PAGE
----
Plant/Life: A Lush Heritage Garden in Sydney

Sydney based landscape designer Michael Bates reckons some gardens just need a nip and tuck – a tightening up and a smoothing out – rather than a complete overhaul. This heritage beauty in Sydney’s northern suburbs is one such example. “The most important thing with beautiful old gardens like this is to be considerate of and sensitive to the overall fabric of the space,” he tells me.

Michael was approached by the garden owners a couple of years ago to help them create a sense of order within the space. They’re very keen gardeners and have been living at the property for many years. The garden had been designed around 20 years ago and needed re-invigoration, simplification and a few structural tweaks to make it more functional.

First up was the front entry. A series of gravel courts in the front garden and a lack of a clearly defined entry pathway meant that visitors often ended up knocking on the bedroom door, rather than the front door! Michael and his team designed a wide sandstone pathway, winding around an existing weeping cherry tree, and leading visitors directly and clearly to the front door.

The owners of the property love gardening and are enthusiastic plant collectors. Designer Michael Bates worked with them to help make the garden feel more cohesive. Image by Jason Busch.
Kangaroo paws (Anigozanthus spp.) provide a pop of colour against the warm tones of the sandstone paving. Image by Jason Busch.
Simplification of some of the existing planting was also on the cards. “The owners of this garden are collectors,” Michael tells me. “They absolutely love growing plants. Quite often we come across collectors as clients and I see our job as designers of these gardens to assist our clients in turning a collection into a cohesive arrangement.”

Michael and his team achieved this by transplanting some shrubs from the front area into other parts of the garden, and simplifying the layers of planting in the space. They also built a series of low sandstone lawn terraces, in an attempt to create a sense of repetition and cohesion in the space. Working around the existing mature trees was a challenge – “We stitched the terraces into the garden very carefully, being very mindful of the roots of the magnificent old Magnolia soulangeana,” Michael says. “Some of the stone walls had to be re-arranged around roots we found, so as to not damage the integrity of the tree.”

Working with committed gardeners is a dream for most landscape designers. Having engaged clients means that a garden will be tended, loved, and most importantly, understood.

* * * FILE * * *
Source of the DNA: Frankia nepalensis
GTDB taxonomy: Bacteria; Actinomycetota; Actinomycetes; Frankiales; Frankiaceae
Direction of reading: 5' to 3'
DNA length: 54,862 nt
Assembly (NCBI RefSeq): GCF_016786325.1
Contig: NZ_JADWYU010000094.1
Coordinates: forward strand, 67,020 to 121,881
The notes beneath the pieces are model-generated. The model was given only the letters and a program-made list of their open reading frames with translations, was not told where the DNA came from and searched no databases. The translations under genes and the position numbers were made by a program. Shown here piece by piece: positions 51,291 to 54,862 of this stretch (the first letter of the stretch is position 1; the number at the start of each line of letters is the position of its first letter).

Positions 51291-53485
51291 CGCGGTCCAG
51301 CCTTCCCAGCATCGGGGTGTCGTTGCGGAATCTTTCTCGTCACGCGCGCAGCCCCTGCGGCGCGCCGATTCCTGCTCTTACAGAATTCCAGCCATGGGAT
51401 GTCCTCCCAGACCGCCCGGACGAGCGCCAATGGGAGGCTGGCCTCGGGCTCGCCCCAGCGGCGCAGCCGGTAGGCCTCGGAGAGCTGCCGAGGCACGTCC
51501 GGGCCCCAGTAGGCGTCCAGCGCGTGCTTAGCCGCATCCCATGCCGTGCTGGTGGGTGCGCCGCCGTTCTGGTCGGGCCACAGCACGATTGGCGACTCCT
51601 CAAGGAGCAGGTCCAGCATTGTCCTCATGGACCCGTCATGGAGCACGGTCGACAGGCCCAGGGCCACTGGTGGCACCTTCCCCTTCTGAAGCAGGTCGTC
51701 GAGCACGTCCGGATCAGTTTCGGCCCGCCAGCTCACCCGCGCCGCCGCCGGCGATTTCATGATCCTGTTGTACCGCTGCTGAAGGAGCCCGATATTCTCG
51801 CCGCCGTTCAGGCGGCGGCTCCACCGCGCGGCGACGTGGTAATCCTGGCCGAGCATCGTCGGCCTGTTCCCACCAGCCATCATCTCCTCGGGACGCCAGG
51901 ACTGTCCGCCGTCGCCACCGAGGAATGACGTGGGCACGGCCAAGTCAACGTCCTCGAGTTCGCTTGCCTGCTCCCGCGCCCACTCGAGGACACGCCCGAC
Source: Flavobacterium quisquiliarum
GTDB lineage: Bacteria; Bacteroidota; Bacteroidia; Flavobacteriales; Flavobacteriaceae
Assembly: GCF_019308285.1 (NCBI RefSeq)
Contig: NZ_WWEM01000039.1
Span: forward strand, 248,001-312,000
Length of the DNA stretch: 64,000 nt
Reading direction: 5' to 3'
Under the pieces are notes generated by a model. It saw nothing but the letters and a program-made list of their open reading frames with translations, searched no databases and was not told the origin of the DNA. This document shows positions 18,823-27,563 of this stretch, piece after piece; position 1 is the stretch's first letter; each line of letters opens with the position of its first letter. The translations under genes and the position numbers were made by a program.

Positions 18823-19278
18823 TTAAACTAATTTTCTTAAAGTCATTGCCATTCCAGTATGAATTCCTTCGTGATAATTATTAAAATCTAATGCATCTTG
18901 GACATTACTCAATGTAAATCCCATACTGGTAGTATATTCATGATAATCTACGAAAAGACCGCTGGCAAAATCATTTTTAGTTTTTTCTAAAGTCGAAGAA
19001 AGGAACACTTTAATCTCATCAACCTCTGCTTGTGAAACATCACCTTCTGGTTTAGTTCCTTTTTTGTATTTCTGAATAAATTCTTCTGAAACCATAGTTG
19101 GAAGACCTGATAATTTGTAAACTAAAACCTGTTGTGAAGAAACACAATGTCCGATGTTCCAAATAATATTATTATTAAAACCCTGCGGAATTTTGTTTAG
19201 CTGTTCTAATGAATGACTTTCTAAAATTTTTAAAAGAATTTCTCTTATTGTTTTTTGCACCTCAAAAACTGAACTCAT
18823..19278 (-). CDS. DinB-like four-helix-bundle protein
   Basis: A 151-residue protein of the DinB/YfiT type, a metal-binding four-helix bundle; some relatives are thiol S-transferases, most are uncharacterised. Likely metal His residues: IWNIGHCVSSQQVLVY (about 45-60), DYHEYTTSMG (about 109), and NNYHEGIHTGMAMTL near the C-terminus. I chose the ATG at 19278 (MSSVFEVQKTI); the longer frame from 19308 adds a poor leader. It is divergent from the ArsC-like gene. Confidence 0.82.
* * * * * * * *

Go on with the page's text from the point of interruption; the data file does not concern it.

Gardeners understand that gardens take time, that sometimes plants just die no matter what you do, and that sometimes you’ve got to practice tough love. “A bit of chainsaw gardening was required,” says Michael. “We needed to work out what key elements needed to remain, and what things should go, in order to regenerate the garden and create new layers of planting, and let more light into the lower stories.”

A loved garden like this one is like a family heirloom. It’s a treasure handed down from one generation to the next and the next. Guided by the sensitive hand of designer Michael Bates, this gem will continue quietly blooming for many years to come. “I’d like to think that when we were finished it was hard to discern where we’d been and where we hadn’t,” Michael says.

This story is part of our monthly gardens collaboration with The Design Files. All images by Jason Busch supplied by Bates Landscape.

Landscape designer Michael Bates.
A series of gravel courts framed by box hedges (Buxus microphylla) form the front garden of this leafy heritage property on Sydney’s North Shore.
A curved sandstone pathway leads from the street entry to the front door.
Layers of mauve, purple and white planting provides textural and floral interest. Image by Jason Busch.
The owners two West Highland Terriers keeping watch over the front yard. Image by Jason Busch.
Designer Michael Bates mixed in some contemporary elements into the heritage garden, like this dragon tree (Dracaena draco) underplanted with blue chalksticks (Senecio spp.) Image by Jason Busch.
We planted a row of pears (Pyrus calleryana) between the pool fence and the house as a way of providing shade and creating a sense of intimacy and enclosure. It was never used before, but now it is.” Michael says. Image by Jason Busch.
A gravel pathway meanders through the rear garden, framed by a simple metal arbour dripping with a pink climbing rose. Image by Jason Busch.
The low lawn terraces were painstakingly laid in order not to damage the roots of the old magnolia tree framing the front garden. Image by Jason Busch.
Verandah living! Image by Jason Busch.